Terraced houses and semi detached houses

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europefranc

Senior Member
Italian
Hi everybody!

How would you translate in Italian semi detached houses and terraced houses? It's typically British and I even don't know if it's correct to translate it....

Thanks a lot!

Paola
 
  • stefan671

    Senior Member
    Italy
    europefranc said:
    Hi everybody!

    How would you translate in Italian semi detached houses and terraced houses? It's typically British and I even don't know if it's correct to translate it....

    Thanks a lot!

    Paola
    I try, but I'm not sure:
    villette bifamiliari
    case con terrazzo
     

    niall

    Senior Member
    Ireland/English
    A terraced house is not a house with a terrace, at least not in Ireland and Britain. A terrace is a row of houses, all connected so that each house has two shared walls. A terraced house is just a house in a terrace.
     

    You little ripper!

    Senior Member
    Australian English
    niall said:
    A terraced house is not a house with a terrace, at least not in Ireland and Britain. A terrace is a row of houses, all connected so that each house has two shared walls. A terraced house is just a house in a terrace.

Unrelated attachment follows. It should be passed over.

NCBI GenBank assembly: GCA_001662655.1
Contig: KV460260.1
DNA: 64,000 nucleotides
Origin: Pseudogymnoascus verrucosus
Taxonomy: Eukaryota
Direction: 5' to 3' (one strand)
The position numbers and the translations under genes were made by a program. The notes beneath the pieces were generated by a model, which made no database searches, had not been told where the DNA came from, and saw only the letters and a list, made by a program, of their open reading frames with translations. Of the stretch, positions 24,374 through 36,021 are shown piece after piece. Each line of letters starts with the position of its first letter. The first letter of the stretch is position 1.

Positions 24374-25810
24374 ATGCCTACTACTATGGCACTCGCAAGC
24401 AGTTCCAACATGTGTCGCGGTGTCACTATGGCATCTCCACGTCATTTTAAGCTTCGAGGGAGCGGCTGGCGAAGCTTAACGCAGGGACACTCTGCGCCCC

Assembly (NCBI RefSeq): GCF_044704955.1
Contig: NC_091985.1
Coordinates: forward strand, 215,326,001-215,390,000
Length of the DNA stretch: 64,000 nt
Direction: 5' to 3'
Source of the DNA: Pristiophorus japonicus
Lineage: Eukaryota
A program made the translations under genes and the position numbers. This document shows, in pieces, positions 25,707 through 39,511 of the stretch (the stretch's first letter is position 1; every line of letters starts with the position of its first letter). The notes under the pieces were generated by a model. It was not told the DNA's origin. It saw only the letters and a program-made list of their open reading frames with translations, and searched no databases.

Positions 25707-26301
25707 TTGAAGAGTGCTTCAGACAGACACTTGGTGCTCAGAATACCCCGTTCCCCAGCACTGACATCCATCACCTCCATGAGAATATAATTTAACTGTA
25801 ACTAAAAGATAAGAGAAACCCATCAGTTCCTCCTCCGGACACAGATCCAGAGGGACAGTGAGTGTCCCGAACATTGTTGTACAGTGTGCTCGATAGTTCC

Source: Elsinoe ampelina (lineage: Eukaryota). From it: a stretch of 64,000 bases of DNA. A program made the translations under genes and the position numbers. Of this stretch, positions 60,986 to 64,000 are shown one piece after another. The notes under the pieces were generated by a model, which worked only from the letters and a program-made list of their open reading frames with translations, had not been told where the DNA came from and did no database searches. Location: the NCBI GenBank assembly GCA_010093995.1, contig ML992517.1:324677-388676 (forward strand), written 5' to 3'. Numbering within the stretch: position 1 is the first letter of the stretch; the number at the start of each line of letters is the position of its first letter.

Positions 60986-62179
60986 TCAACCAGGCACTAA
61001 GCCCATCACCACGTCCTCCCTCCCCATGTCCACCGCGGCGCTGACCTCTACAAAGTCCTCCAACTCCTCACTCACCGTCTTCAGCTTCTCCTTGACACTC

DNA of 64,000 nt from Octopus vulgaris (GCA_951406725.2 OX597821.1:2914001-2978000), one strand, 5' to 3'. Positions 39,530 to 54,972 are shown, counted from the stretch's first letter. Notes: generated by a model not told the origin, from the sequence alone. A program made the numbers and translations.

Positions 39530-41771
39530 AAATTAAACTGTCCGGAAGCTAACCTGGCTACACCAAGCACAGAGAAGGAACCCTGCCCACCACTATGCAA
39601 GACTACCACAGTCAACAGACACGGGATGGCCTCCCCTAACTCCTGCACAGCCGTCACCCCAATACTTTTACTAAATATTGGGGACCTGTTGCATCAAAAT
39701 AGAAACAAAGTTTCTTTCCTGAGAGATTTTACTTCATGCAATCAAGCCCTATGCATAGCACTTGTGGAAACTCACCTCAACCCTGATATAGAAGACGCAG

Hi niall,
    In Australia they are a row of attached house, all with terraces. They mean different things in different countries according to the Wikipedia link that I posted earlier.
     

    max63

    Senior Member
    Italy, Italian
    niall said:
    A terraced house is not a house with a terrace, at least not in Ireland and Britain. A terrace is a row of houses, all connected so that each house has two shared walls. A terraced house is just a house in a terrace.
    In Italy we call them "villette a schiera" and they can be "bifamiliari" when they're built so that two of them share one wall or "singole" when they're actually builted in a row but each one is separated from the other.
     
    I believe in BE a "terraced house" is a row of houses each of which shares a wall with its neighbor, as has been said -- except that the fronts are not even. Instead, the fronts are "stair-stepped" or "terraced." You don't see these often in the U.S. The houses in a row each sharing a common wall with its neighbor we'd call "row houses" or "town houses".
     

    shamblesuk

    Senior Member
    England, English
    The houses on either end of the terrace (with one shared wall each) are called 'end terraces'. In a row of three houses connected the middle house would be the 'mid terrace'.

    If there are more than two floors they are generally called 'town houses'.
     

    Paperita

    Senior Member
    Italian
    Terraced house: "case a schiera"
    Semi detached house: "casa bifamiliare", a volte semplicemente "bifamiliare", es. "ho comprato una bifamiliare in periferia"
     
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